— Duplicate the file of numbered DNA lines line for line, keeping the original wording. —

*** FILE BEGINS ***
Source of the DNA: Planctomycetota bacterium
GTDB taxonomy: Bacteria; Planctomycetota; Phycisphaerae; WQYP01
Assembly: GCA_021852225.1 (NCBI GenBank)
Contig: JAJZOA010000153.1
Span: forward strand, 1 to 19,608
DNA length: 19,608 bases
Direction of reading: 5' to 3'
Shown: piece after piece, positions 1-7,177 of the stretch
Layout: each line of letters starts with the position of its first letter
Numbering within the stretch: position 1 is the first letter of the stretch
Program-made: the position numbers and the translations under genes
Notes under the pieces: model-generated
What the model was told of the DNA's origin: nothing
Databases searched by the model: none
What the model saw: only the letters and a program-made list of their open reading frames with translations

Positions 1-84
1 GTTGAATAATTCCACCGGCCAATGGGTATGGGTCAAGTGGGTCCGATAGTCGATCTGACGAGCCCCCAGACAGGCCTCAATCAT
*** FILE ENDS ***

Source of the DNA: Planctomycetota bacterium
GTDB taxonomy: Bacteria; Planctomycetota; Phycisphaerae; WQYP01
Assembly: GCA_021852225.1 (NCBI GenBank)
Contig: JAJZOA010000153.1
Span: forward strand, 1 to 19,608
DNA length: 19,608 bases
Direction of reading: 5' to 3'
Shown: piece after piece, positions 1-7,177 of the stretch
Layout: each line of letters starts with the position of its first letter
Numbering within the stretch: position 1 is the first letter of the stretch
Program-made: the position numbers and the translations under genes
Notes under the pieces: model-generated
What the model was told of the DNA's origin: nothing
Databases searched by the model: none
What the model saw: only the letters and a program-made list of their open reading frames with translations

Positions 1-84
1 GTTGAATAATTCCACCGGCCAATGGGTATGGGTCAAGTGGGTCCGATAGTCGATCTGACGAGCCCCCAGACAGGCCTCAATCAT